In this chapter we will look at the sound studio and its elements. We will consider the role of the mixing desk and how it is organised for the management of the audio signal. We will also discuss using microphones and how they fit into the recording workflow. Today, recording is not just a matter of capturing sound on hard disk or (digital) tape, it is also the process of recording data about performance through MIDI sequencing. For this reason we will discuss the MIDI protocol and examine it in some detail. Since audio sequencers capture both MIDI and audio within essentially the same workflow, we will look at how they differ from, yet complement, each other in creative applications.
In Chapter 1, we examined sound; now we need to look at the business of working with sound in the studio. When sound is turned into a signal to be transmitted or recorded for later reproduction, we refer to it as audio. The sound studio has traditionally been the place for working with audio, whether for broadcast or for the recording industry. The computer age has changed all this and anybody with a personal computer (or even a smartphone!) can have access to sound studios implemented through software. Since software studios aim to emulate the traditional hardware studios, we can use them as useful models to illustrate how we deal with audio. In this chapter, I would like to give an overview of the basic elements of the studio, with emphasis on the mixer and possible listening environments. In Chapter 3 we will look at software recording, and this will complement the topic by further examining the recording of both audio and MIDI.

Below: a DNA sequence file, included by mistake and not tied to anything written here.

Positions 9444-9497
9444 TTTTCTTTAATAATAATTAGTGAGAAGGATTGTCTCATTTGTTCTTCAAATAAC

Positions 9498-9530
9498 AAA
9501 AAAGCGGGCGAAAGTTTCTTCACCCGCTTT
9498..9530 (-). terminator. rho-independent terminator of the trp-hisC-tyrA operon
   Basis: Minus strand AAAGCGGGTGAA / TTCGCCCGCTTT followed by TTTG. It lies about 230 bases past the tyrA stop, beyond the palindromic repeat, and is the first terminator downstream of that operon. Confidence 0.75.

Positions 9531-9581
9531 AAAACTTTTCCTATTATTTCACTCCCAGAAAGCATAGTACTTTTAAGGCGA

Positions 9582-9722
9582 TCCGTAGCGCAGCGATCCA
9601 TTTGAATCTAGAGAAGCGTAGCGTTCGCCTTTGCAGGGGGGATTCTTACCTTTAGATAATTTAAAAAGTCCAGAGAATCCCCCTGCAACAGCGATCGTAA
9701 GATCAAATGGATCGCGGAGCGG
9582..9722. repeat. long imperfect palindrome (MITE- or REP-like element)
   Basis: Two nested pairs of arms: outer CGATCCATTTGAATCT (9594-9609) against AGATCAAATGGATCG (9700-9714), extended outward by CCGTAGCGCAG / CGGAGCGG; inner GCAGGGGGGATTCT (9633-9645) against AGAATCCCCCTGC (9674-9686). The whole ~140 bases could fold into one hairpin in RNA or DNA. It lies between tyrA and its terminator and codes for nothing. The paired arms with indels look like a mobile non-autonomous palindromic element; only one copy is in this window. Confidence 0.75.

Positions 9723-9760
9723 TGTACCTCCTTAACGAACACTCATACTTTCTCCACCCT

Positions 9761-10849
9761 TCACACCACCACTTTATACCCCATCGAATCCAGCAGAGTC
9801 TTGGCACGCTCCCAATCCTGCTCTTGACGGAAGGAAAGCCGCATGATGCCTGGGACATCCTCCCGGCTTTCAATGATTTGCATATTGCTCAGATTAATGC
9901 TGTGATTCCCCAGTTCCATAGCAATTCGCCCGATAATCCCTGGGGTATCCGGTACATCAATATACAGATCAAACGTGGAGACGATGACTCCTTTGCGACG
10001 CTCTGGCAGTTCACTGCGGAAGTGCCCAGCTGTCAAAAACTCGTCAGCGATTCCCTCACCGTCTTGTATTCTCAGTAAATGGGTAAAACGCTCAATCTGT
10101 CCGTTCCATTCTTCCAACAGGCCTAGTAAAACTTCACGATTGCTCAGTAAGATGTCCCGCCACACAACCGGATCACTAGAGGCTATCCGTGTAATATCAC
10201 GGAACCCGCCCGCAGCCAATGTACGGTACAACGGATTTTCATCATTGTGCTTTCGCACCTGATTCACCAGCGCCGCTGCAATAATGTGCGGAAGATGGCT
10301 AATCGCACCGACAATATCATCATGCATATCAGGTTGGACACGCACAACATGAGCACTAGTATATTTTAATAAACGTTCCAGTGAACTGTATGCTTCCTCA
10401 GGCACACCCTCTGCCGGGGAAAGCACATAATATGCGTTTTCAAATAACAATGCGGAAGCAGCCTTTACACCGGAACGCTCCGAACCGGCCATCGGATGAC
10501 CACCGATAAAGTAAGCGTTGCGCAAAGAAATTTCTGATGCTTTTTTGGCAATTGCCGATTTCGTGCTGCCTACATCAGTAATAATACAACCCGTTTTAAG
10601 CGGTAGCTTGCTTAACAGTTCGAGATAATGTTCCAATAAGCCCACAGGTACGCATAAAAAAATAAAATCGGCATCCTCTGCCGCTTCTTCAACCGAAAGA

The resources you will need can be safely grouped into categories of audio input, processing, storage and audio output. In the first category, we will find the tools we need for capturing the sound source (mics) or creating it (turntables, synths or electric guitars); in the second we have tools for managing different sources of sound at the same time, setting their levels and changing the character of the sound (pre-amplifiers, mixers, effects units compressors, gates, etc.); in the third we have devices for storing the sound (hard-disk recorders, digital tape, solid-state memory or even analogue tape); and in the fourth we have loudspeakers and listening environments.